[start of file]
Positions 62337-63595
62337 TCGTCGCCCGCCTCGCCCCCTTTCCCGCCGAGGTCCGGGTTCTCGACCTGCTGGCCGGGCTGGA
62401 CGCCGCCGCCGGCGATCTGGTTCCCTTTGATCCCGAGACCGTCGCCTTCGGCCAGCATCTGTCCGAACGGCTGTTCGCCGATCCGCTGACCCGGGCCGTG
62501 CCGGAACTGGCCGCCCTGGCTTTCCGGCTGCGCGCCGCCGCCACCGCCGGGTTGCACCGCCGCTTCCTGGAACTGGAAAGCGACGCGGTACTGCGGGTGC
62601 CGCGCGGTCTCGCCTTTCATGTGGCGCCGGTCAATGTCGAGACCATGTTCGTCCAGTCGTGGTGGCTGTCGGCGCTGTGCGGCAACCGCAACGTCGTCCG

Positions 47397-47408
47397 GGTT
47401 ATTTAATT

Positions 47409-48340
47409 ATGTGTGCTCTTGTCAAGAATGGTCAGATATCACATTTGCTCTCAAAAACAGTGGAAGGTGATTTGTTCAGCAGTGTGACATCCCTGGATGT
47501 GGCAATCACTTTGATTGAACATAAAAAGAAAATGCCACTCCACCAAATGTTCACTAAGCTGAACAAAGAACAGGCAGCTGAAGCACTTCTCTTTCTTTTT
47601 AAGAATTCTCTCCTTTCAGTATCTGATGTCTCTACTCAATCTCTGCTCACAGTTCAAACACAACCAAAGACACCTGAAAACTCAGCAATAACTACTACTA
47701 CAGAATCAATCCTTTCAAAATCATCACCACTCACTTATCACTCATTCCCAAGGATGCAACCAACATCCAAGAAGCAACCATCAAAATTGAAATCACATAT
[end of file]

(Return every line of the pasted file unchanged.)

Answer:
Positions 62337-63595
62337 TCGTCGCCCGCCTCGCCCCCTTTCCCGCCGAGGTCCGGGTTCTCGACCTGCTGGCCGGGCTGGA
62401 CGCCGCCGCCGGCGATCTGGTTCCCTTTGATCCCGAGACCGTCGCCTTCGGCCAGCATCTGTCCGAACGGCTGTTCGCCGATCCGCTGACCCGGGCCGTG
62501 CCGGAACTGGCCGCCCTGGCTTTCCGGCTGCGCGCCGCCGCCACCGCCGGGTTGCACCGCCGCTTCCTGGAACTGGAAAGCGACGCGGTACTGCGGGTGC
62601 CGCGCGGTCTCGCCTTTCATGTGGCGCCGGTCAATGTCGAGACCATGTTCGTCCAGTCGTGGTGGCTGTCGGCGCTGTGCGGCAACCGCAACGTCGTCCG

Positions 47397-47408
47397 GGTT
47401 ATTTAATT

Positions 47409-48340
47409 ATGTGTGCTCTTGTCAAGAATGGTCAGATATCACATTTGCTCTCAAAAACAGTGGAAGGTGATTTGTTCAGCAGTGTGACATCCCTGGATGT
47501 GGCAATCACTTTGATTGAACATAAAAAGAAAATGCCACTCCACCAAATGTTCACTAAGCTGAACAAAGAACAGGCAGCTGAAGCACTTCTCTTTCTTTTT
47601 AAGAATTCTCTCCTTTCAGTATCTGATGTCTCTACTCAATCTCTGCTCACAGTTCAAACACAACCAAAGACACCTGAAAACTCAGCAATAACTACTACTA
47701 CAGAATCAATCCTTTCAAAATCATCACCACTCACTTATCACTCATTCCCAAGGATGCAACCAACATCCAAGAAGCAACCATCAAAATTGAAATCACATAT